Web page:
W6 Reflection: Clinical Medical Anthropology

I chose this topic because I hope to one day work in a clinic as a health care professional, but of what specific nature, I do not yet know. The articles and the lecture from the course materials make it quite obvious how an anthropological viewpoint would be valuable in a clinical setting. Most hospitals receive a variety of patients who hail from different cultural backgrounds or socioeconomic statuses, which can be difficult for health care professionals to take into account when they provide treatment. In the lecture, a picture is painted of an applied medical anthropologist. They are depicted as a mediator between the doctor and the patient, who helps both parties understand each other, and take cultural specifics into consideration. The article by Kleinman and Benson provides excellent examples and analyses of these interactions between doctors, patients, and medical anthropologists. In the article, the issue of cultural competency is explained, and how it affects the efficiency of health care systems.  A medical anthropologist is charged with maintaining this cultural competency in their clinic. Kleinman and Benson provide a specific example of this role being carried out in a narrative about a Mexican man who has HIV. It is observed that the man does not regularly visit the clinic for treatment for his condition, and he also does not bring his young son, who is also HIV positive. This behavior was initially attributed to the man’s lack of understanding regarding HIV and AIDS, because of his ethnicity and possible language barrier. After investigation by a medical anthropologist, it was found that the man had complete understanding of the disease, but was not bringing himself and his son to the clinic for socioeconomic reasons, because he worked night shifts at a low-paying job. Through the medical anthropologist’s analysis, the man’s reason for not receiving treatment was found, and he was better serviced by the clinic. I believe this example is a perfect depiction of the value of a medical anthropologist.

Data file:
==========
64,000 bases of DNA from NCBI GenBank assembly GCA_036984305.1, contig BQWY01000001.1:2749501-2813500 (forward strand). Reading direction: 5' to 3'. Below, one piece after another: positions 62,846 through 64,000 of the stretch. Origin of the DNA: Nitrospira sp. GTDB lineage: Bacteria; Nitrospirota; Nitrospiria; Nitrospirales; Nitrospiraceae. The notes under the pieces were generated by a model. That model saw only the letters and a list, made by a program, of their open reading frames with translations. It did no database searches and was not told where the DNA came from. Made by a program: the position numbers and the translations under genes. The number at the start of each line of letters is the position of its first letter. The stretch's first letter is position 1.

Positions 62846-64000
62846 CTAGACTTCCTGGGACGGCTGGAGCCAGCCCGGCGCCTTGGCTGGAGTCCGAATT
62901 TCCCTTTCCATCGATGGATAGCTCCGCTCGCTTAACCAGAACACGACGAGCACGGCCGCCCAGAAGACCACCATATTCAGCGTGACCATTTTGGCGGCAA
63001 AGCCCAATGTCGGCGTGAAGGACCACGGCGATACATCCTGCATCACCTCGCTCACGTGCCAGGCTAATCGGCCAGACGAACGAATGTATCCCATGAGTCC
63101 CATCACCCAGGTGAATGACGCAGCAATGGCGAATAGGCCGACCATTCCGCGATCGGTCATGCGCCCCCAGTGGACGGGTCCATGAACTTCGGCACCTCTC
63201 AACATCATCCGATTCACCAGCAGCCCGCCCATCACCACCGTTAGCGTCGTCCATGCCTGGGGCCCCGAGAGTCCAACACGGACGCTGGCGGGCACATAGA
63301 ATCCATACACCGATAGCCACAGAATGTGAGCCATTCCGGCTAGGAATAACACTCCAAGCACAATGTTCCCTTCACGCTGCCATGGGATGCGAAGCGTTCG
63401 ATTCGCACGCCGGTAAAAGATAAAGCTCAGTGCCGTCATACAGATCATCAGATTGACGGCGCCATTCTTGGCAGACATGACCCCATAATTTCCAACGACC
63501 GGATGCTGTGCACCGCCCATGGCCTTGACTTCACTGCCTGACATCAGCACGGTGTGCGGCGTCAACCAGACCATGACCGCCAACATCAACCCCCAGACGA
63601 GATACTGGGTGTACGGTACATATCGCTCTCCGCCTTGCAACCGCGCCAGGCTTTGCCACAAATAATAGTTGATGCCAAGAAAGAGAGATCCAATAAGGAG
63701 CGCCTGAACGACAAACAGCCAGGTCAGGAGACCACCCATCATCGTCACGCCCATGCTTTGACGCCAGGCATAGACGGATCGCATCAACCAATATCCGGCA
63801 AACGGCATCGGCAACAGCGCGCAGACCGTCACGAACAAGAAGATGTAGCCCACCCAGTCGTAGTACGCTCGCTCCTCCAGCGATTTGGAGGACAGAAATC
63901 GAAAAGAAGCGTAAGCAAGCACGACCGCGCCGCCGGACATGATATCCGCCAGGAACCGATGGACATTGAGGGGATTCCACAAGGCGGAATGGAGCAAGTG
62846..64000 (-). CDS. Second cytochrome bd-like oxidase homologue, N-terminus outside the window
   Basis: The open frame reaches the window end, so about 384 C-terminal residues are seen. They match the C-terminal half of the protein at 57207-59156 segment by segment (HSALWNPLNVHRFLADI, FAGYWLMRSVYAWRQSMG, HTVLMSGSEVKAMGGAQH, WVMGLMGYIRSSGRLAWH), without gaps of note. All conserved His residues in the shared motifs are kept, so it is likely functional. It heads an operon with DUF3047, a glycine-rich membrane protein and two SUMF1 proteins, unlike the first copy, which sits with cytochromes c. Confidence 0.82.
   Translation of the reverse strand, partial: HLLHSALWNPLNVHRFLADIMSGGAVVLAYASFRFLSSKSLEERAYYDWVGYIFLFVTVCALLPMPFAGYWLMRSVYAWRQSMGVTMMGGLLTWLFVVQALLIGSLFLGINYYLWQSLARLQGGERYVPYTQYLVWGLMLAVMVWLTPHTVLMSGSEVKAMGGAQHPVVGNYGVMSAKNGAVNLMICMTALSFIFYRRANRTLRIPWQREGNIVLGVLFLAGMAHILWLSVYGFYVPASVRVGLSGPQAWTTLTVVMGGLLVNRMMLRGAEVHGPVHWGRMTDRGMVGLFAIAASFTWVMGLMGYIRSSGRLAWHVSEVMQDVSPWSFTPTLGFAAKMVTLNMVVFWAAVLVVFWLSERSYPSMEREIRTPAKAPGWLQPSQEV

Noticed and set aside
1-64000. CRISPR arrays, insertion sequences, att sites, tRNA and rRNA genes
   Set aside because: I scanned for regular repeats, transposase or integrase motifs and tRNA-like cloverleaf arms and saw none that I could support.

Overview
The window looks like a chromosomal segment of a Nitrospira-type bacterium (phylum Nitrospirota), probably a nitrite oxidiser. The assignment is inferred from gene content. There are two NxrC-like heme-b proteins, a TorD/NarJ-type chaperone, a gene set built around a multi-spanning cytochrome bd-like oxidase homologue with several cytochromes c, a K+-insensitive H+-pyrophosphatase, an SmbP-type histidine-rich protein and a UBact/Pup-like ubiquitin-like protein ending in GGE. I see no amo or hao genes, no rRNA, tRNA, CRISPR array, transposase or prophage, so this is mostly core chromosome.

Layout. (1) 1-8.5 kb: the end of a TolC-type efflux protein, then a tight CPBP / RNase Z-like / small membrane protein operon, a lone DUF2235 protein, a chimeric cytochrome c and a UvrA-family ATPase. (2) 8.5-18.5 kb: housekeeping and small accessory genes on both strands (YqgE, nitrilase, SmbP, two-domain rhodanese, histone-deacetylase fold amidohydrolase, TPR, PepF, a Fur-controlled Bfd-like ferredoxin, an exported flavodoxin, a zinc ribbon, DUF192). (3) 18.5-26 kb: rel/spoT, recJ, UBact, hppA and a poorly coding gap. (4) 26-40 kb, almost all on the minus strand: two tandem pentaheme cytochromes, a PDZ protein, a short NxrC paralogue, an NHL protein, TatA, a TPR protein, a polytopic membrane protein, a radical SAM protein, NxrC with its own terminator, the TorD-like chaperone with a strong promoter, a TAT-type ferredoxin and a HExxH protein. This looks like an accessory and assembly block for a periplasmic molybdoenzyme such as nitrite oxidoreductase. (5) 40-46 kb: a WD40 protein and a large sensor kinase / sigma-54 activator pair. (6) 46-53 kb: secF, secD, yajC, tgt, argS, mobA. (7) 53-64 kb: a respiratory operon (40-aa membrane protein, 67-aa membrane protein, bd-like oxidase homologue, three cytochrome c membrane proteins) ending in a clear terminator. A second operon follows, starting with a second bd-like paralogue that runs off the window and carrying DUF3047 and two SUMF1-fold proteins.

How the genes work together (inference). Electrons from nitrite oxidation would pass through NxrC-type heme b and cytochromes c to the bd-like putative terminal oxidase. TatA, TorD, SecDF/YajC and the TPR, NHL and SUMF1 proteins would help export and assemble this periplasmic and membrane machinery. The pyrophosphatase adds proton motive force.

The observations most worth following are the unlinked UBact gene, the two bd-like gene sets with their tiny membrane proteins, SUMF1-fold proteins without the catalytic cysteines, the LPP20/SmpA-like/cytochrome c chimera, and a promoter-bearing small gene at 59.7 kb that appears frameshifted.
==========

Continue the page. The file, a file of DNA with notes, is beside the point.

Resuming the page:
Arthur Kleinman and Peter Benson. “Anthropology in the Clinic: The Problem of Cultural Competency and How to Fix It” (PLoS Med 2006) 3(10) e294

DOI: 10.1371/journal.pmed.0030294

 

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